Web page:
In New York the other day I dropped in at the public library to see what had been done with the manuscript of Sister Carrie. I had not seen it since it was mounted. These few lines are simply to say that I was genuinely astounded. Lydenberg and his goons did a really magnificent job. The manuscript is beautifully mounted, covered with Japanese tissue and bound in four volumes with the loveliest leather I have seen for years. Each volume is also in a leather box. It is kept in the manuscript vault under the city level and no one can see it without an order from you or me.
Dreiser responded:
It was nice of you to send me your word picture of the Carrie ms. sleeping so royally and peacefully in the subterranean vault of the New York Public Library. What grandeur after her long and poverty stricken beginning! And how pleasant it would be to track down into that royal sanctuary with you and, hat in hand, gaze humbly—maybe, who knows, even genuflect! One can never trust these literary moods that sweep over one on occasion…Well, darling, please thank Dr. Lydenberg for me for his—what shall I call it? Courtesy? Reverence? Sympathy for that once so bedraggled maid.
Ack! What silly romanticism from our paradigmatic naturalist. And our rough and tumble novel in a Japanese tissue? He is the penitent praying and he is God, looking down upon his immaculately conceived virgin.

Today, Dreiser is known but, I suspect, not often read. I will admit he can be a chore, with those long digressions and weird Spenserian musing. Sure, he crams in too much. But he gets it, doesn't he? How could he not, being us and all? A big gloomy Golem, a fulsome American tragedy.

Also of interest:
Related LOA works: Theodore Dreiser: Sister Carrie, Jennie Gerhardt, Twelve Men


  1. Dear LOA: Although in general my husband and I are huge supporters of LOA and have subscribed off and on over the years, we are curious why you chose to publish the expurgated edition of Sister Carrie, arguably the most lucid portrait of American society and one of the finest American works of fiction, as opposed to the unexpurgated version. The novel as you printed it is disfigured and does not correspond to the scathing indictment of capitalist society that is to be found in the correct ending and overall structure of the novel as Dreiser intended it to be published. Is it because Penguin/ UPenn owns the rights to the unexpurgated version? We feel it would have been better not to publish at all rather than publishing such a weak, sanitized and uncontroversial edition of Dreiser's masterpiece.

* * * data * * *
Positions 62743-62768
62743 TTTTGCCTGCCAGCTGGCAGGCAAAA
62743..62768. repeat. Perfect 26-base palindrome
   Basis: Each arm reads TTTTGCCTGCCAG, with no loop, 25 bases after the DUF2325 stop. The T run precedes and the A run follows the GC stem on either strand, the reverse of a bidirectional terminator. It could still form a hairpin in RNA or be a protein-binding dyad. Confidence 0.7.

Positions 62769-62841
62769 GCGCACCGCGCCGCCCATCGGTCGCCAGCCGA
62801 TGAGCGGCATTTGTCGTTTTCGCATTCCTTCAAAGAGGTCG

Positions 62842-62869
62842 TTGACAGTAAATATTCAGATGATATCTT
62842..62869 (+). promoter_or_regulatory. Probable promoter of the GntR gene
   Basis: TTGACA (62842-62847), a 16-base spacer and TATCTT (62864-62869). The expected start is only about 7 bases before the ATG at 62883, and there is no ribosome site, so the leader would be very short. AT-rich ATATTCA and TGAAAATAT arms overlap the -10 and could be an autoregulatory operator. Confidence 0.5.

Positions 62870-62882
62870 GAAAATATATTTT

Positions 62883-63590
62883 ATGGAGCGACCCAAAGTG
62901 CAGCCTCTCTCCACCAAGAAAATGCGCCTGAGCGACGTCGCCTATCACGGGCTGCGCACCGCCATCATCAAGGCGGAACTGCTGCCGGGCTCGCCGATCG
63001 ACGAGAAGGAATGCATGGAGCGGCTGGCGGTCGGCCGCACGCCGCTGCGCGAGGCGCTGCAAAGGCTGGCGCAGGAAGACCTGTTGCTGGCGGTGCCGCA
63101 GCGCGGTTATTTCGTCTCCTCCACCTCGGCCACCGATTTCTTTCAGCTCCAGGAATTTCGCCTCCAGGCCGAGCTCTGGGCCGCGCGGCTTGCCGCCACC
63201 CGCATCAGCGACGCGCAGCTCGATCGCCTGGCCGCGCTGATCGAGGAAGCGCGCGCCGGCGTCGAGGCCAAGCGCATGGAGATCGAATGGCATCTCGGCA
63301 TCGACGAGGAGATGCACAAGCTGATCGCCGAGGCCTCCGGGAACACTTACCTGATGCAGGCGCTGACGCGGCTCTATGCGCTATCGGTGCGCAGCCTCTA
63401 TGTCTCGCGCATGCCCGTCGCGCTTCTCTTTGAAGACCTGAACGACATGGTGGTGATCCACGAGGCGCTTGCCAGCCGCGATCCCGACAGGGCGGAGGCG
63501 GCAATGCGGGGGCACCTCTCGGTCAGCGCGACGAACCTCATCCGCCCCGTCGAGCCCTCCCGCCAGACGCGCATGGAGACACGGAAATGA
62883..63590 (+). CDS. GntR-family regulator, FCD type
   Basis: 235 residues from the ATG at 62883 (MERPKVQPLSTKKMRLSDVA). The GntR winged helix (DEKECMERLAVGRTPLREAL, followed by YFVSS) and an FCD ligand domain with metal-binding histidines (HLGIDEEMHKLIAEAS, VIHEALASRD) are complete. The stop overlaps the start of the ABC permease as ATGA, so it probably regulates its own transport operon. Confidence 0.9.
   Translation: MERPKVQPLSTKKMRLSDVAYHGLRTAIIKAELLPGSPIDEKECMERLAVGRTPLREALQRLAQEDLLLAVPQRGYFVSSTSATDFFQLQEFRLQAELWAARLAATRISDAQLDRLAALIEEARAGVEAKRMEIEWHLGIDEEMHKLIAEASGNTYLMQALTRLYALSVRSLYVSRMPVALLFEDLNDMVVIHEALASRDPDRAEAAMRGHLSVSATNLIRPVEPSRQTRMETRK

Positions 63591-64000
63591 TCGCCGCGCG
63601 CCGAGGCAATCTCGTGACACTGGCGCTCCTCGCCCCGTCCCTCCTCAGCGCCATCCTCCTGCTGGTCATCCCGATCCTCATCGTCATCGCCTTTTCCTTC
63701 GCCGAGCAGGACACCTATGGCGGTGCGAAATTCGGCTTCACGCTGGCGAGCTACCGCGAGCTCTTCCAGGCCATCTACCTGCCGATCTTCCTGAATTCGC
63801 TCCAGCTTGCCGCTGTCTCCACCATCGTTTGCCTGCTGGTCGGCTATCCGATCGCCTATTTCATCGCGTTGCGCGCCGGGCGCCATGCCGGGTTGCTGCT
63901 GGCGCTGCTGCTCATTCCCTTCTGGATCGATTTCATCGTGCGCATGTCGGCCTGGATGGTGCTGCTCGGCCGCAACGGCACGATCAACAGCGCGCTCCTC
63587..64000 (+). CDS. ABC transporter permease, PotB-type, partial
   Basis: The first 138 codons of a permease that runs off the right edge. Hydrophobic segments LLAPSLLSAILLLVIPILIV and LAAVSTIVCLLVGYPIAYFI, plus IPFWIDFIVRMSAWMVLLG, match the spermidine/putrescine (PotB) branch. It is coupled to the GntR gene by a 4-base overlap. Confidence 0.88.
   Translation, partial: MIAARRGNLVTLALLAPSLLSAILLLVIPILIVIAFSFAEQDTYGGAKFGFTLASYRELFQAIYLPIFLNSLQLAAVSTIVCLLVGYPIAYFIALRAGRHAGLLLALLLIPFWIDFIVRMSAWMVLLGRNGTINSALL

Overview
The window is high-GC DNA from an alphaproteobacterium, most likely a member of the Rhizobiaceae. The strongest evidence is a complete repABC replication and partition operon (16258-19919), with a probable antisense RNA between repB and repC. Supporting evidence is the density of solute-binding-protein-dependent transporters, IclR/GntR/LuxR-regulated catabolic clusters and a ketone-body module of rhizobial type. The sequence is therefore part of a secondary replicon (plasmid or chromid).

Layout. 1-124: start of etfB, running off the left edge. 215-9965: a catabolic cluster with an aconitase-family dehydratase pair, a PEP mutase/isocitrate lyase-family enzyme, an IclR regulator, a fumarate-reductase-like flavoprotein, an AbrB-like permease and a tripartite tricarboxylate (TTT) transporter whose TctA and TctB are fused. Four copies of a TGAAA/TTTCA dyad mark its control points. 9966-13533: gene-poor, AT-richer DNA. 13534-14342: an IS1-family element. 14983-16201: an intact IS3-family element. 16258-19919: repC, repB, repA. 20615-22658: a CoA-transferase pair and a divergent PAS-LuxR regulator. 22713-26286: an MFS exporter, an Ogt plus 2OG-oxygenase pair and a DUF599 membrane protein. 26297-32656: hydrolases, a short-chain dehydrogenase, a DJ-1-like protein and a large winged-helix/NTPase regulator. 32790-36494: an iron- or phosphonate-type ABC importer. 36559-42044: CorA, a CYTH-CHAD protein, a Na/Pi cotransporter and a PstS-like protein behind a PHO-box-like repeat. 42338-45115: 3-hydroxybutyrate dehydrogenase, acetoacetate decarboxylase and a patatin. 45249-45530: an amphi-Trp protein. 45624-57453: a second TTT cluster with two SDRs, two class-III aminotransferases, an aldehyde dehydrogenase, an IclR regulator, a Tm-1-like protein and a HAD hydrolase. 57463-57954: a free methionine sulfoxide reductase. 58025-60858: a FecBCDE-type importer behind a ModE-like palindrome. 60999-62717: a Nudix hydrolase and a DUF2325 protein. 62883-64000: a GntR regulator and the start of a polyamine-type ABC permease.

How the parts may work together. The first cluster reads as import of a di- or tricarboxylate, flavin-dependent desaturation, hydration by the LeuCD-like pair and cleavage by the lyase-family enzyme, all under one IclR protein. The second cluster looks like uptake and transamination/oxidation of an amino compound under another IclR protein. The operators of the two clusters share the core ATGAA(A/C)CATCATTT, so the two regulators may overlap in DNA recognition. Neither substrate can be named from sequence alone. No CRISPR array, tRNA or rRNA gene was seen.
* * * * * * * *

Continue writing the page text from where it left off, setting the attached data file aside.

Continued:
Have you considered seeking to obtain the rights from Penguin/ UPenn press and replacing the current edition with one of which the author might have actually approved? It is very sad that LOA is using its limited funds to preserve this particular version of Sister Carrie. By lending its prestige to the expurgated version, LOA is encouraging future readers to accept it as the true edition, which it is not.


    Tracy Hayes

  2. Thank you for your message and your kind words of support for The Library of America.

    The LOA collection was published in 1987, only six years after the publication of the Pennsylvania edition. Although it’s difficult to re-create the decision-making process that might have gone into an LOA volume published twenty-five years ago, the UPenn edition did in fact prove controversial at the time it was published and there continues to be debate over whether it is an “authoritative” edition or “a synthetic, eclectic text—an imaginative effort” (to quote one of its editors—see below).

    The Note on the Texts in the LOA volume addresses the controversy obliquely, noting that Dreiser himself reprinted the book for nearly forty years yet made only very minor changes:

    “Dreiser bought the plates for Sister Carrie in 1906 and at that time eliminated the dedication to Arthur Henry; he also rewrote a passage that one reviewer had noted was taken from George Ade's ‘The Fable of the Two Mandolin Players and the Willing Performer.’ A new printing from these altered plates was brought out by B. W. Dodge in 1907. Though Dreiser owned the plates and the book was reprinted many times during his lifetime, he never made any further alterations, not even when the Limited Editions Club brought out a new edition in 1939.”